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Thomas Sankara: Way ahead of his time

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Thomas Sankara. Image credit: Wikimedia Commons

Thomas Sankara: Way ahead of his time

On 11 October, 34 years after the murder of pan-Africanist icon and former president of Burkina Faso, Thomas Sankara, his murder trial kicked off in a military court in Ouagadougou, the capital of Burkina Faso.

Fourteen men including the former President Blaise Compaoré face charges related to Sankara’s death. Compaoré, the chief defendant, ruled for nearly three decades and was overthrown in 2014.

Currently living in exile in Côte d’Ivoire, he maintained his innocence for years and is boycotting the trial. The trial could further destabilise the country amid ongoing insecurity in the Sahel. Yet, for many Burkinabé – young and old – this trial represents a welcome and long-awaited step towards justice. For them, and for many other young people across the continent Sankara is a true African revolutionary.

The following is an extract from the book Thomas Sankara an African revolutionary by Ernest Harsch 2021 (Jacana books 6th impression).  

“Until he was cut down in a military coup October 1987, Sankara was widely seen as having done more to stimulate economic, social, and political progress than any previous leader.

“Sankara left a mark beyond his own country. His frank criticism of the policies of the of some of the world’s most powerful nations were all the more notable coming from a representative of a small, poor, landlocked state that few have previously heard of.

“The French had heard of it, at least by the name Haute-Volta (Upper Volta), as they called the territory they had colonised and ruled from 1896 to 1960.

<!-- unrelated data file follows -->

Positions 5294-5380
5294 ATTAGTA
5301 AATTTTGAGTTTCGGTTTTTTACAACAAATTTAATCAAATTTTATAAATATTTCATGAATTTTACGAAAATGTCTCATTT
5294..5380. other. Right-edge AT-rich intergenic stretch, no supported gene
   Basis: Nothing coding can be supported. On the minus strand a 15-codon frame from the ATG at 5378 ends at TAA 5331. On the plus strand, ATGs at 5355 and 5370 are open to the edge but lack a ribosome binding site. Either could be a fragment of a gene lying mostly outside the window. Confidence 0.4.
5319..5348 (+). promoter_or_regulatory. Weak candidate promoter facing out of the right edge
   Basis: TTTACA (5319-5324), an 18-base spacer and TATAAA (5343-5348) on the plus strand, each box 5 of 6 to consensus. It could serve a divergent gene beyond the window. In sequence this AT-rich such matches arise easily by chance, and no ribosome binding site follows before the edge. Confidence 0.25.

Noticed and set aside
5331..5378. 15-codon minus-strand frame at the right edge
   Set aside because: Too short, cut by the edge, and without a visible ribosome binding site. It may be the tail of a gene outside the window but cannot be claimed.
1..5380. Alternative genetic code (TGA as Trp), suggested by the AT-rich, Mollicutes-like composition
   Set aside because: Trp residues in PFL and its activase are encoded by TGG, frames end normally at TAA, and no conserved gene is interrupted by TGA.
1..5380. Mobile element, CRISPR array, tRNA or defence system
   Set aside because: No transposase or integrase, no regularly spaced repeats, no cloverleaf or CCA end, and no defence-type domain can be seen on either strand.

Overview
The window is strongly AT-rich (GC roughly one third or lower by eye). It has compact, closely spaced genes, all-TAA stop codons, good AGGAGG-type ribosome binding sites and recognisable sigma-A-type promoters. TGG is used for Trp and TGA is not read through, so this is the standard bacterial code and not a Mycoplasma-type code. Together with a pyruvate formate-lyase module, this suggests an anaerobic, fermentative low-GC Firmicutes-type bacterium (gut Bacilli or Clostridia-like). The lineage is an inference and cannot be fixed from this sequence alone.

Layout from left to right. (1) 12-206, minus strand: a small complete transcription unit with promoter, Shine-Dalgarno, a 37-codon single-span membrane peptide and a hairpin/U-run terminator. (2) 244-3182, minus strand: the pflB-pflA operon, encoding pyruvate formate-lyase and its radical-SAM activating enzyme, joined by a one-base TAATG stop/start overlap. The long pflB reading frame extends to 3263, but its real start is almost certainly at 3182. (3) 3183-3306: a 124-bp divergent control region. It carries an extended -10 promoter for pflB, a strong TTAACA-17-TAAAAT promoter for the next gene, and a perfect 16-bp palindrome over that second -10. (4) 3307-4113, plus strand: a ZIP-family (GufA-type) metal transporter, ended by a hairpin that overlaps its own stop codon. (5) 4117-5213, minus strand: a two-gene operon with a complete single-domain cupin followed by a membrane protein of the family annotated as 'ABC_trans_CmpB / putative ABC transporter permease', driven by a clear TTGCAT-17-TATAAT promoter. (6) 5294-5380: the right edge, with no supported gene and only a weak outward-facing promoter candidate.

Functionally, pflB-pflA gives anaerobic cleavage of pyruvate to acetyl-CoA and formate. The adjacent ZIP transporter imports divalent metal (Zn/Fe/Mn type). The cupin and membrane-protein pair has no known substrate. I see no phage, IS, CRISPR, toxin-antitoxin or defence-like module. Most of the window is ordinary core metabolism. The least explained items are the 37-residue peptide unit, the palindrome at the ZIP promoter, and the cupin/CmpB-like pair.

“It was not only Sankara’s daring foreign policy positions that resonated across Africa. People noticed the way he set about governing his own country – with dramatic shake-ups of lethargic state institutions and procedures, prompt trials and prison sentences for wayward officials, and a major shift away from the privileged elites and towards the poorest and most marginalised.

“Such steps struck many as examples of the kind of deep reforms needed in so many African countries after decades of repressive and corrupt misrule. The rhetoric of Sanakara’s revolution was not about Western-style representative democracy – for most of Africa the wave of change was still years off, in the 1990s. But it was about reorienting the state back toward the initial promise of the independence era: to overcome the inequalities bequeathed by colonialism, to see to the welfare of the common citizen, and to build a sovereign Africa, free of foreign tutelage.

“Improving the ways of governing in Africa has never been easy. As Sankara was to tragically discover in his own country, efforts to restructure state institutions, carry out controversial reforms, and chip away at elite privileges can foster resistance and opposition, both from within and from powerful external forces.

“Mistakes, brash initiatives, and heavy-handedness can shake the confidence of potential supporters. And seemingly minor differences with close comrades can deepen under pressure.

“Sankara was killed by some of those comrades on 15 October 1987. That act cut short the life of one of contemporary Africa’s more innovative leaders.”

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